Kaitlyn Booth

Review: American Ultra Is A Fun Premise Muddled With Poor Execution

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Title: American Ultra
Director: Nima Nourizadeh
Screenwriter: Max Landis
Principal Cast: Jesse Eisenberg, Kristen Stewart, Topher Grace, Connie Britton, and Walton Goggins
Summary: A stoner – who is in fact a government agent – is marked as a liability and targeted for extermination. But he’s too well-trained and too high for them to handle.

I’ve never been a huge fan of what I sometimes call “stoner cinema”. I’m more keen on dark humor than self awareness or stupidity which is why movies like Pineapple Express and Your Highness never really appealed to me. I wasn’t sure what American Ultra was going to be because I went out of my way to try and stay away from trailers. All I knew was based on the poster and the few bits of information I heard through the grapevine. I wasn’t sure what to expect or if there was going to be anything I really found funny. I like the cast, though, and I try to give most movies a chance.

American Ultra has an interesting premise and great cast but its subpar action sequences drag down the rest of the production.

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This is a very frustrating review to write because there are things I liked about American Ultra but it ultimately didn’t work. Our lead, Mike (Jesse Eisenberg) is a convenience store clerk who likes to get stoned with his girlfriend, Phoebe (Kristen Stewart) and not much else. These two have made a good pair in Adventureland but that was a drama so I was a little worried about how funny the two of them could be. Their chemistry and one-liners are the parts of the movie that I enjoyed the most as their small town West Virginia life begins to fall apart around them. Stewart is the stand out for the comedy bits and I’d like to see her in more roles like this one.

The movie is like watching two movies get mashed together but the pieces don’t quite fit. The first is the stoner comedy with Mike and Phoebe and the other is a CIA spy thriller that deals with brainwashed super soldiers. Once they meet in the middle it works but only for about half the movie. The script by Max Landis is very clever and I liked it, but novice director Nima Nourizadeh, with only Project X to his name, can’t do anything with it. The idea seems to be to counter the humor with over the top gore but the gore isn’t really that interesting. The first fight where two people are killed with a spoon and a cup of noodles is funny but they don’t evolve much beyond that. They aren’t staged very well and there isn’t anything so over the top that it adds to the comedy. It’s really just subpar.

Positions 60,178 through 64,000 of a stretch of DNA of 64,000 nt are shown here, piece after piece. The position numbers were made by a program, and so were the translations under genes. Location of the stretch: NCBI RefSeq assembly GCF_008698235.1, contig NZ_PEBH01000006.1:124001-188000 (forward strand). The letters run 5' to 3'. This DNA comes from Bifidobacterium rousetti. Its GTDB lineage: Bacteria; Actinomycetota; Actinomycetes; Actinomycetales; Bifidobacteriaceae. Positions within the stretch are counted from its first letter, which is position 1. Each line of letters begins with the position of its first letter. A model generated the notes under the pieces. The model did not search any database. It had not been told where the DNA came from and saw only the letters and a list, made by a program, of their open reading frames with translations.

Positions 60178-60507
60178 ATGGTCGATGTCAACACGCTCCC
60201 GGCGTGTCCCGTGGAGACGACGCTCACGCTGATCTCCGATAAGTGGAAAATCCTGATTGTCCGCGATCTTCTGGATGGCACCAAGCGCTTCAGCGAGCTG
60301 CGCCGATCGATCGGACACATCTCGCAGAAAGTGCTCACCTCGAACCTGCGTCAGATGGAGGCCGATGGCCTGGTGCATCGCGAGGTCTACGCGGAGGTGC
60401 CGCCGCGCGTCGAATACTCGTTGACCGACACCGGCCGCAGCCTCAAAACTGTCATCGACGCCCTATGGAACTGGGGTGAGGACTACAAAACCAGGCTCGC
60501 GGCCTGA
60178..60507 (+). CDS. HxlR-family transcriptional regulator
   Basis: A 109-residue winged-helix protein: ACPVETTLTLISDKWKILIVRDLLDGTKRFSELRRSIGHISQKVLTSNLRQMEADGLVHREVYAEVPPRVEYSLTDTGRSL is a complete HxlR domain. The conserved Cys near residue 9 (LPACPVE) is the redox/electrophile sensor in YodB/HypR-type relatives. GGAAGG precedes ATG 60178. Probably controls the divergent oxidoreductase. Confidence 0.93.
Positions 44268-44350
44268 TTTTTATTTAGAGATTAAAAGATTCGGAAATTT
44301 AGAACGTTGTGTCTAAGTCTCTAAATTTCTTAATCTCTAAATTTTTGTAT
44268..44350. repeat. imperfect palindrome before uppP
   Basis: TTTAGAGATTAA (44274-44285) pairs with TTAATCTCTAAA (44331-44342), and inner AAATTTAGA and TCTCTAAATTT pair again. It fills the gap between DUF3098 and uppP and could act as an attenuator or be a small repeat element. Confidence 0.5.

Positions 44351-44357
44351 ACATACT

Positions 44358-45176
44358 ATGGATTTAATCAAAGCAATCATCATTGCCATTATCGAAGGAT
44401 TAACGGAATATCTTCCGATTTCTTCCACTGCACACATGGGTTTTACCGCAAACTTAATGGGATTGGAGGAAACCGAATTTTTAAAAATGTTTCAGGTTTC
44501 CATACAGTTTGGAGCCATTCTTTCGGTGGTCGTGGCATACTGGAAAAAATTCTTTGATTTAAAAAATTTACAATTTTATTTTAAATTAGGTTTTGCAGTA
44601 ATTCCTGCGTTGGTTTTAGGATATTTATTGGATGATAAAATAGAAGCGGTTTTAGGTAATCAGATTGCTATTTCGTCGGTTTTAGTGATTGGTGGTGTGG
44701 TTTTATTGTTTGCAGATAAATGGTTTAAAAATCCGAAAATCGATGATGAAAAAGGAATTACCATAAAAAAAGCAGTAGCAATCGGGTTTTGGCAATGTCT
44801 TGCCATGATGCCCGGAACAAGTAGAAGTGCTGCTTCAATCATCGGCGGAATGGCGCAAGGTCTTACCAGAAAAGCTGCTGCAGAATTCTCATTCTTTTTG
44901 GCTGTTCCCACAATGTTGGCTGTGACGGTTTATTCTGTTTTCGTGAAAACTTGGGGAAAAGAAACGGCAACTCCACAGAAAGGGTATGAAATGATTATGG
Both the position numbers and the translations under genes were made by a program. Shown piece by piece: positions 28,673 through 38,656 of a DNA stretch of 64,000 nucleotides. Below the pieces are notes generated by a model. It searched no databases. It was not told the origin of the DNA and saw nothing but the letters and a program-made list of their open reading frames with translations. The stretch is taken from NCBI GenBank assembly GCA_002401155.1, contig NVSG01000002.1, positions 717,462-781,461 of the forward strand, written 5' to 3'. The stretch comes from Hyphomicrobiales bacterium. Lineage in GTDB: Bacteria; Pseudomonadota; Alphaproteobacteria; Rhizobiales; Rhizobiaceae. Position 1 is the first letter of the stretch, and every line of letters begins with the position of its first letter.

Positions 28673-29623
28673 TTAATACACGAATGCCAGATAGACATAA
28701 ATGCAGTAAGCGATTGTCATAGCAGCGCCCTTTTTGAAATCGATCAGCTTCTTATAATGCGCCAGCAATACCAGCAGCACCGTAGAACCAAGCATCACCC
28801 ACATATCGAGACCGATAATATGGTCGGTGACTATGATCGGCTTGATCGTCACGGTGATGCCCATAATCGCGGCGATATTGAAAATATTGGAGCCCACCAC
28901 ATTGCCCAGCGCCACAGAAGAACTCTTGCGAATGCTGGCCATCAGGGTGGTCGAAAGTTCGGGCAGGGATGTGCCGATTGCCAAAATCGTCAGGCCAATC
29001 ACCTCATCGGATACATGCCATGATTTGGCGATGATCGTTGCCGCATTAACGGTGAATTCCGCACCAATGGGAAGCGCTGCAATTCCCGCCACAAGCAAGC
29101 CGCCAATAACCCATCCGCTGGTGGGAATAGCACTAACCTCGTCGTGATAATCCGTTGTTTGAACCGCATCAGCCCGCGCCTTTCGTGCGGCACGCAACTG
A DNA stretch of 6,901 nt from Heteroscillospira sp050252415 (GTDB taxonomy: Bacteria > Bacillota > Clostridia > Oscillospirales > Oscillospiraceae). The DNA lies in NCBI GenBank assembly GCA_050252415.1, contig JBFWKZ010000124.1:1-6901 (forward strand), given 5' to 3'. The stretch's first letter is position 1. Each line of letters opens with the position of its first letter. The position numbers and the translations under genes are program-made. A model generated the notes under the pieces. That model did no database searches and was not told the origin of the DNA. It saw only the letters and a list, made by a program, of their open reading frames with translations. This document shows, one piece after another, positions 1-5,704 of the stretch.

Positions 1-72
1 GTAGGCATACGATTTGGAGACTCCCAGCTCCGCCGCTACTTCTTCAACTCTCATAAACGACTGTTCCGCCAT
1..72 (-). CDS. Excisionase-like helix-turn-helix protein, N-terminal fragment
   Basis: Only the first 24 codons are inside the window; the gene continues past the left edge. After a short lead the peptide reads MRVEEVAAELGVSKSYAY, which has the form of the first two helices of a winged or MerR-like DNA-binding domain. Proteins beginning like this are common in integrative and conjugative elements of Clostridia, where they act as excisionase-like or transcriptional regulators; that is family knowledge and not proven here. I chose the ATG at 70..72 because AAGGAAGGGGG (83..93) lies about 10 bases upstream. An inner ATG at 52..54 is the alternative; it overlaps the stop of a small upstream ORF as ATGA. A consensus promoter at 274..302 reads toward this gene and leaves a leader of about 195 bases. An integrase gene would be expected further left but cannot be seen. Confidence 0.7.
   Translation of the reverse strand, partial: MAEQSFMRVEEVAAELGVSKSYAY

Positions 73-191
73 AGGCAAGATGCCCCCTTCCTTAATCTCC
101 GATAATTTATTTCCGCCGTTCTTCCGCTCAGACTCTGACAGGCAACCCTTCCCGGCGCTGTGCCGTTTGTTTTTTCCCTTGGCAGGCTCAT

There is also the fact that the CIA thriller is also over the top yet somehow manages to remain just behind the parody line that would make it funny. It was like they set out to make a mockery of spy thrillers and instead missed the things that make spy thrillers fun, and instead just turned it all up to eleven and said “that’s good enough”. You have to make a good project before you can parody it really well and the CIA portions of the movie were, ironically, the parts that seemed to drag the pacing down. There were long moments where nothing happens and, much like Hitman: Agent 47 also opening this week, the momentum would get going and then grind to a halt.

American Ultra is a fun idea that fails in execution. I have to wonder if a more seasoned director could have taken Landis’ script and really turned it into something special, but the lackluster action sequences shoot the production in the foot. It makes something that should have been unique incredibly forgettable.

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